Smartphone-based transactions represent an opportunity to grow U.S. card acceptance, which largely has become commoditized because most brick-and-mortar merchants accept payment cards. However, the challenge for independent sales organizations and other resellers of smartphone-based point-of-sale products may be locating mobile-merchant clients, observers say.
“Our traditional-channel ISOs and processors are most adept at finding merchants with store fronts,” says Paul Rasori, senior vice president of marketing at VeriFone Holdings Inc., a San Jose, Calif.-based terminal maker. “It is a very different approach to reach ‘consumer’ merchants.”
Consumer merchants may include those that sell seasonally or from their residences and do not have a storefront.
Indeed, “finding and capturing merchants may be more difficult than it sounds,” says Tim McWeeney, vice president of North American sales at Way Systems Inc., a Woburn, Mass.-based provider of mobile-payment terminals. “We know the merchants are out there,” but finding them may be like “herding cats,” he says.
Stuart Taylor, vice president of global solutions and marketing at Hypercom Corp., a Scottsdale, Ariz.-based payment-terminal maker, does not see “too much of a challenge” in locating mobile merchants. Small businesses have banking relationships, which makes them “not difficult to reach,” he says.
Moreover, the marketplace buzz about smartphone-based payments likely will help reach businesses that may not have existing banking relationships, Taylor says.
The difficulty in finding mobile merchants may make ISOs ill-suited for the job, contends Nick Holland, a senior analyst at Aite Group LLC in Boston. “I don’t think ISOs are particularly well-equipped to go to these people,” he says “The way to market may not be through an ISO.”
Some mobile merchants are casual sellers that operate out of their homes, and it could be cost prohibitive for ISOs to try and find such merchants, Holland contends. “Are you going to knock on every door?” he asks.
Ultimately, financial institutions may be the more likely sellers of smartphone-based point-of-sale products because they can sell them as part of a small-business package, says Holland. “It might be good for banks to offer as a package a card-swipe reader, check capture and mobile-banking services,” he says. “As someone who is dabbling in small business, you are more likely to have a relationship with the banks” than ISOs are, says Holland.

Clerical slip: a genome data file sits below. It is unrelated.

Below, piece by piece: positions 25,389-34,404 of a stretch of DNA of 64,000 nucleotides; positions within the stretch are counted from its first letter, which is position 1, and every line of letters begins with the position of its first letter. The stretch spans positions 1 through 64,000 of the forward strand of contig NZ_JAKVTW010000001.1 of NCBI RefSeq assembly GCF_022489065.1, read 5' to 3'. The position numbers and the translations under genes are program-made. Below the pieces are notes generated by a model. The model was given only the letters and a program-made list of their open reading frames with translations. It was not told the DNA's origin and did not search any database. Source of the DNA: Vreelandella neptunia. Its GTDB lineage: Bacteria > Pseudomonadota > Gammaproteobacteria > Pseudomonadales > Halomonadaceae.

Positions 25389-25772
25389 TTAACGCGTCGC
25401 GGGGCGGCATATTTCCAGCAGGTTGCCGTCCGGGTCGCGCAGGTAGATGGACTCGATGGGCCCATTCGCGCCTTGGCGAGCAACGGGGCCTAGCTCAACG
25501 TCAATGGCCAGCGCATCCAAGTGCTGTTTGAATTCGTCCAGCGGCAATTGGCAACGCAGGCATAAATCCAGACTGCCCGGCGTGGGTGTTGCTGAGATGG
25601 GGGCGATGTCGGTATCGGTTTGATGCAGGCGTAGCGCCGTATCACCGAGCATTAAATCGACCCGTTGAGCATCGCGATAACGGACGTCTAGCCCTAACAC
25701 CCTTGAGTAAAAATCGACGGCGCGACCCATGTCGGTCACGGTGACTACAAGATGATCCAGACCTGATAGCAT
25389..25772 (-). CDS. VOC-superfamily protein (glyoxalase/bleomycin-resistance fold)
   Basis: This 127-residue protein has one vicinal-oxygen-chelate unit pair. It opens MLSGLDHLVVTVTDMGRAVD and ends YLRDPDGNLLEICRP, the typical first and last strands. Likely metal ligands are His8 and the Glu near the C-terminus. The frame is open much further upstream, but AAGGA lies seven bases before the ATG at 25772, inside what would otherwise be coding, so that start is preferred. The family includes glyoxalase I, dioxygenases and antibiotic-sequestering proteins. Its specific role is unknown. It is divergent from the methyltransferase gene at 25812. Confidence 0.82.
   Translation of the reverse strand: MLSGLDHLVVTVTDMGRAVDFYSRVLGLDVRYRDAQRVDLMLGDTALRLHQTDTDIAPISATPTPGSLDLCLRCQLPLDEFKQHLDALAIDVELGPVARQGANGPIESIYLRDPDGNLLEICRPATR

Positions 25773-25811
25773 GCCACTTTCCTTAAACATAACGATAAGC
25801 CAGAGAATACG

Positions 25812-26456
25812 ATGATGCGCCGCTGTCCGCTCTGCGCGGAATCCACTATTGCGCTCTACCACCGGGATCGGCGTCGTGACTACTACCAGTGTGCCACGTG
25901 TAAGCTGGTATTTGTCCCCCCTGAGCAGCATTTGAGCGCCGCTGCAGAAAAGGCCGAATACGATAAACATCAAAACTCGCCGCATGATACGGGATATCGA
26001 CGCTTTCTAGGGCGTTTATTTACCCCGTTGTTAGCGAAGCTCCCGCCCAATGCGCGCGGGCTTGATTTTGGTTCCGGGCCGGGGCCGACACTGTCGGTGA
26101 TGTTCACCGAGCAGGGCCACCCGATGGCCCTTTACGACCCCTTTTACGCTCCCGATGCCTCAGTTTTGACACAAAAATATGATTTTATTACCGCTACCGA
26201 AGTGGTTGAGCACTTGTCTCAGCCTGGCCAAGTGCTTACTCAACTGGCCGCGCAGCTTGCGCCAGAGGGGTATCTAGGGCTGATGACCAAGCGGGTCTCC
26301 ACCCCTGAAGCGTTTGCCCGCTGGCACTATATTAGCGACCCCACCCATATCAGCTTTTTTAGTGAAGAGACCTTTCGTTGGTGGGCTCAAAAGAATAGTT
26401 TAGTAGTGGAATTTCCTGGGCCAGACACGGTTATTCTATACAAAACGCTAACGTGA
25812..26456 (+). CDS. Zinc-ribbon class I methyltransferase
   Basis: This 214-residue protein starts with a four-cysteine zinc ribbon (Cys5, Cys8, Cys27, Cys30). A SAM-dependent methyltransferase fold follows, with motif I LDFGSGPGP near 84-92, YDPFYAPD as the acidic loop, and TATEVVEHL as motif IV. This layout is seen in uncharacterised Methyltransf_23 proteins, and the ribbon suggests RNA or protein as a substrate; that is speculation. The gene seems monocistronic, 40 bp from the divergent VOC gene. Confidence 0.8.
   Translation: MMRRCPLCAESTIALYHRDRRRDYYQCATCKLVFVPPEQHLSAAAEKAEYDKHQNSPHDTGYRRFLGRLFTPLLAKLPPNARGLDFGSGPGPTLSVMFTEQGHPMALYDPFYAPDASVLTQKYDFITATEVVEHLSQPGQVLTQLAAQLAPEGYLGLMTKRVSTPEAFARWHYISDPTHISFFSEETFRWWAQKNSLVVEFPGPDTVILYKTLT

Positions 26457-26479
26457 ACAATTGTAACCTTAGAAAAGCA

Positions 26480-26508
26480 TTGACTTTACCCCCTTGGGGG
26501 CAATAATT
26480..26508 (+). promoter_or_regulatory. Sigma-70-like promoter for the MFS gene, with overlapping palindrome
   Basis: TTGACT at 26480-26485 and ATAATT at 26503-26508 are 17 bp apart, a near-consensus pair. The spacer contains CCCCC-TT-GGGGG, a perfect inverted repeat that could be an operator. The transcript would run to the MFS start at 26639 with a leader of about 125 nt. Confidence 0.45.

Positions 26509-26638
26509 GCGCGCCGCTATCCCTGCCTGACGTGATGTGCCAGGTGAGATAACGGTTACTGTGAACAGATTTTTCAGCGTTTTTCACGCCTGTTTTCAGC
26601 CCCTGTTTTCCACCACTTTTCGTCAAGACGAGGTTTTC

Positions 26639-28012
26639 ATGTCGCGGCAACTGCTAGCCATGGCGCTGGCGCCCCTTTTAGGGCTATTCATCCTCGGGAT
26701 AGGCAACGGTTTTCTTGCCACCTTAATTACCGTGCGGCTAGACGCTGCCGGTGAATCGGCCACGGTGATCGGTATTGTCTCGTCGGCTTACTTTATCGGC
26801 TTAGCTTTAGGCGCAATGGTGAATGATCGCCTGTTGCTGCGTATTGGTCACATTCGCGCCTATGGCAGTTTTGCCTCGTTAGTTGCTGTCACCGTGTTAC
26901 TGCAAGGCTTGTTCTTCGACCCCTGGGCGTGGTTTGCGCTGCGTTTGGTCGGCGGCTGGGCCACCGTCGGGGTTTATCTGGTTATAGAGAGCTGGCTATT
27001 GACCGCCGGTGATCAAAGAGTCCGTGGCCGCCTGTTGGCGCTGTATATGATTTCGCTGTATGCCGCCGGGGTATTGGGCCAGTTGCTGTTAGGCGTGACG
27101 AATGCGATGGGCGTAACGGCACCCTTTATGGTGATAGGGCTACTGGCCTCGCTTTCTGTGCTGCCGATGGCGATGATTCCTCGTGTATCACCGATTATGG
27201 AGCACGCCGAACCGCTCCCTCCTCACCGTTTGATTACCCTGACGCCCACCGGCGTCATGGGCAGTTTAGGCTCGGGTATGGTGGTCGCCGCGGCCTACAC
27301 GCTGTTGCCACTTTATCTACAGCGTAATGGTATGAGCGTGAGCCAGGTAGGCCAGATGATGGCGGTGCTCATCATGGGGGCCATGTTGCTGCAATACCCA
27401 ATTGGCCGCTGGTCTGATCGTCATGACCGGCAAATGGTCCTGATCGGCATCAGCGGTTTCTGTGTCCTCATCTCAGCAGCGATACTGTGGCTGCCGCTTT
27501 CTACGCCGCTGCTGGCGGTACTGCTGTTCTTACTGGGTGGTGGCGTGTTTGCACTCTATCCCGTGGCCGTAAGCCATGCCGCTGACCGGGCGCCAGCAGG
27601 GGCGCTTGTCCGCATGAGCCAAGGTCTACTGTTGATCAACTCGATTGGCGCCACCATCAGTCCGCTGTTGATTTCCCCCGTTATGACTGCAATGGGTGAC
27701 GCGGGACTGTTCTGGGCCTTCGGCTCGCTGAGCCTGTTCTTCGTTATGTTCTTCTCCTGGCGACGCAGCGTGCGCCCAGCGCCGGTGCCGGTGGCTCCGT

Some ISOs, however, have been having some success selling smartphone-based transaction products to merchants.
“It’s been working out very well,” says Jamil Adair, president and CEO of Merchants First Choice Inc., and El Paso, Texas-based ISO that is selling VeriFone’s PayWare Mobile system and has received merchant referrals and leads from the terminal maker. “The leads have generated a lot of merchant accounts we have been able to acquire through the program. That’s how we’ve been able to bring the product to market.”
Michelle McBride, CEO of Pay Bizness, a Baltimore-based ISO, has encountered interest among brick-and-mortar merchants as well, including doctors, dentists and barbershops. She also sells VeriFone’s PayWare Mobile service.
“Traditional brick-and-mortar merchants are now moving outside” and going mobile, McBride says, noting she was surprised by the interest from brick-and-mortar locations.
For instance, the barbershop clients like the smartphone-based system because they can “take in more sales by using it” than by taking cash alone, says McBride. Additionally, “it makes them safer because they’re not carrying a lot of cash,” she says. “They love it. They’re using it like gangbusters.”
Some brick-and-mortar merchants may opt for a smartphone-based terminal because the costs typically are lower than a standard point-of-sale system or a dedicated wireless system. Others may use the systems when transacting with clients away from the store location.
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